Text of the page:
Another good move for preserving genetic characteristics, you should remember to house bird species in a pair of 1 male and 1 female and never as unmated species.

Do monitor your birds every day.

You should check your birds daily and observe them against some signs of behavior that can reveal members of the community that are not getting along, for instance, fighting, chasing, and feather picking. You should also keep records of life spans and breeding results, as this is a part of the essential things you should keep track of.

Do introduce all your birds at once.

All your birds must enter your enclosure at one time, and you should also minimize all the changes within the population. You should also take note that introducing new birds in the enclosure can bring your bird some stress, and it can also upset the current social order. You should be careful not to introduce new birds most especially in the breeding season, as breeding birds will intensely and aggressively protect their breeding and nesting ground.

Do not combine peaceful bird species with over-aggressive bird species.

To make a healthy enclosure, you should mix birds with similar dispositions. Especially if you are a beginner, it is important to stick with generally peaceful species together. Some experts recommend Gouldian finches, blue-capped waxbills, and silverbills.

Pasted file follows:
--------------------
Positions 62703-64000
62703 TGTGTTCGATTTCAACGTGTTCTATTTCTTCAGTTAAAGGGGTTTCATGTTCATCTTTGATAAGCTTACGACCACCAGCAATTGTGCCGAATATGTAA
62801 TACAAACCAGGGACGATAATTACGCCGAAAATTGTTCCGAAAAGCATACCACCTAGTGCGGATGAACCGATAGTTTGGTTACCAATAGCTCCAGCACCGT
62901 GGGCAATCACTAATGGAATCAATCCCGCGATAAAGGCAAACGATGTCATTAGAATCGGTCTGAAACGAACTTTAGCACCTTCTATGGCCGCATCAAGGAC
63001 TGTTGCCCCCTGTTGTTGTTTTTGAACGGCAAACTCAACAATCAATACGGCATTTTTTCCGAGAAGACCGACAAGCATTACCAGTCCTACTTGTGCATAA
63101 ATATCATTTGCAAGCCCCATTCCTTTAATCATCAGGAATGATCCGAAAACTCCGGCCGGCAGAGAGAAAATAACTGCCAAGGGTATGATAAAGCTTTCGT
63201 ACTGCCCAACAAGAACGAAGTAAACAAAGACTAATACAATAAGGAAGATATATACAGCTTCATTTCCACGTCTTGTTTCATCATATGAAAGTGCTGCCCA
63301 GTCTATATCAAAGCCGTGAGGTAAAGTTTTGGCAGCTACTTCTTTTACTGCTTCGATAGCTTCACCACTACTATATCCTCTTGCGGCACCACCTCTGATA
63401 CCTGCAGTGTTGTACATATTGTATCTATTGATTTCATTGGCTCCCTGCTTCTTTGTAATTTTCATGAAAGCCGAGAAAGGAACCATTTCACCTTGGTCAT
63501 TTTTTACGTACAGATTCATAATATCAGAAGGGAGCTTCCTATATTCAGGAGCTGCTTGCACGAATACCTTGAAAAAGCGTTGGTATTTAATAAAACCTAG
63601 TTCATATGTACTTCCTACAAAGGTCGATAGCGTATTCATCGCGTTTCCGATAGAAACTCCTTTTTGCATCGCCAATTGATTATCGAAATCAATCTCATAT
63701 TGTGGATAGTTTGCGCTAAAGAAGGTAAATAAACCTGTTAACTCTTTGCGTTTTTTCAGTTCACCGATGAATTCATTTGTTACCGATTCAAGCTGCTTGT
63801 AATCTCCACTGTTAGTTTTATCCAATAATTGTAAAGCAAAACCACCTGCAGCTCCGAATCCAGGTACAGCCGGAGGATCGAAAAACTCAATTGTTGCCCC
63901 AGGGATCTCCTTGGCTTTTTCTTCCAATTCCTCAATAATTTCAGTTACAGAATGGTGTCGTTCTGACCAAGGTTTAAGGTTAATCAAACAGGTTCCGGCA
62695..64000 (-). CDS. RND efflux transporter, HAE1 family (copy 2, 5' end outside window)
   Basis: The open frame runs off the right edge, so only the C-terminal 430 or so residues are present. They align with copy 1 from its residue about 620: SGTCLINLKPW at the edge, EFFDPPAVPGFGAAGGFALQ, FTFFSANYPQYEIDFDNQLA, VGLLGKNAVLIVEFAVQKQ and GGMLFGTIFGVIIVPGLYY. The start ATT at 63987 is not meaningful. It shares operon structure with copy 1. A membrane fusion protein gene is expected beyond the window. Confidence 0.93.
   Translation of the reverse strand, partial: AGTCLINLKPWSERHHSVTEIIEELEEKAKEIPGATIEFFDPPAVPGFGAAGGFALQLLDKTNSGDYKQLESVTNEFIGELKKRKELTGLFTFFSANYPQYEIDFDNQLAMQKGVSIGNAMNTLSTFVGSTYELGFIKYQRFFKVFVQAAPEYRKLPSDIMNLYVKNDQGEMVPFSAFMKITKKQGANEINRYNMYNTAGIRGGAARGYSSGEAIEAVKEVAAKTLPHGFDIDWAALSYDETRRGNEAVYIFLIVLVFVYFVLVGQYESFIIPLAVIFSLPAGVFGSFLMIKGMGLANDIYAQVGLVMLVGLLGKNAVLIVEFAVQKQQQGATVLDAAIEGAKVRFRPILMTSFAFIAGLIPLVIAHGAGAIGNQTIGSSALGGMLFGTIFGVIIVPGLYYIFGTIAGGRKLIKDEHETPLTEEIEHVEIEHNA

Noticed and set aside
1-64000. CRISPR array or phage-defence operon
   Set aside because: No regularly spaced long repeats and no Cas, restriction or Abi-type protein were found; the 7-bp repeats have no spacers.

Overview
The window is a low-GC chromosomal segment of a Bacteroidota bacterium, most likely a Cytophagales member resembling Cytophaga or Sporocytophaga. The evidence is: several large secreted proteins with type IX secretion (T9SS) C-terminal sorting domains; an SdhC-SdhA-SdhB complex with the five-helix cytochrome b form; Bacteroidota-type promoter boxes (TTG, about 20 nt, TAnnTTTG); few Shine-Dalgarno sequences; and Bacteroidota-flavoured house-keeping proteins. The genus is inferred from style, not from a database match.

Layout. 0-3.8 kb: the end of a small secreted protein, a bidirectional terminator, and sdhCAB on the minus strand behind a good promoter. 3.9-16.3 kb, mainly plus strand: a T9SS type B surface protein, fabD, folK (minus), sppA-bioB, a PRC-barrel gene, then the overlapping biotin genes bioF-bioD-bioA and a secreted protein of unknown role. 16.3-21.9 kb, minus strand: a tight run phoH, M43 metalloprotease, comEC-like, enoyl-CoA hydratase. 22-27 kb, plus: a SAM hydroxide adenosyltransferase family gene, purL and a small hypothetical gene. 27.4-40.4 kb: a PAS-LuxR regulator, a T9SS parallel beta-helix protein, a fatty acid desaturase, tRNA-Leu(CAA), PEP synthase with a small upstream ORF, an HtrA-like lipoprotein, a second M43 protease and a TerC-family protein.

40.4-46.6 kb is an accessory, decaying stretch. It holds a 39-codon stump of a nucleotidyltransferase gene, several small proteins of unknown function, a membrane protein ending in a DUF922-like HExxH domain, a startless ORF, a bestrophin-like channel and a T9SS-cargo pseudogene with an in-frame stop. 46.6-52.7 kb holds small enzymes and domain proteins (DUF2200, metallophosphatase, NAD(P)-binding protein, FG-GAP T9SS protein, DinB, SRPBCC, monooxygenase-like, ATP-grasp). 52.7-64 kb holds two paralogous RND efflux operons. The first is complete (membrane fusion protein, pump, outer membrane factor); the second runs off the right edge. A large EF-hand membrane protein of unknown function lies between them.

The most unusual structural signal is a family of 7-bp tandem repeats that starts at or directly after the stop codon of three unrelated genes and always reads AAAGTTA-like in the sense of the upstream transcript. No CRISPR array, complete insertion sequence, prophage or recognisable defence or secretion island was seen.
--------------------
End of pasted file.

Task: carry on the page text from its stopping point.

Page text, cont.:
Moreover, you should combine individual birds that already feel at home with being in captivity. For instance, do not add a particularly flighty and nervous bird to mixed group birds. This is because individuals with flighty behavior will also upset and unnerve the rest of the birds inside the enclosure. Basically, just choose birds that will feel compatible and are most suited to living together in the same confined space.

Final Thoughts

Before you take on the adventure of caring for several bird individuals of different species, you should internalize everything that you have learned today. There are many ways that you could keep multiple species of birds, but there are strict guidelines that you must observe. If you are a beginner in this venture, you can set appointments with avian veterinarians and reputable bird breeders so that others questions and specific inquiries can be dealt with.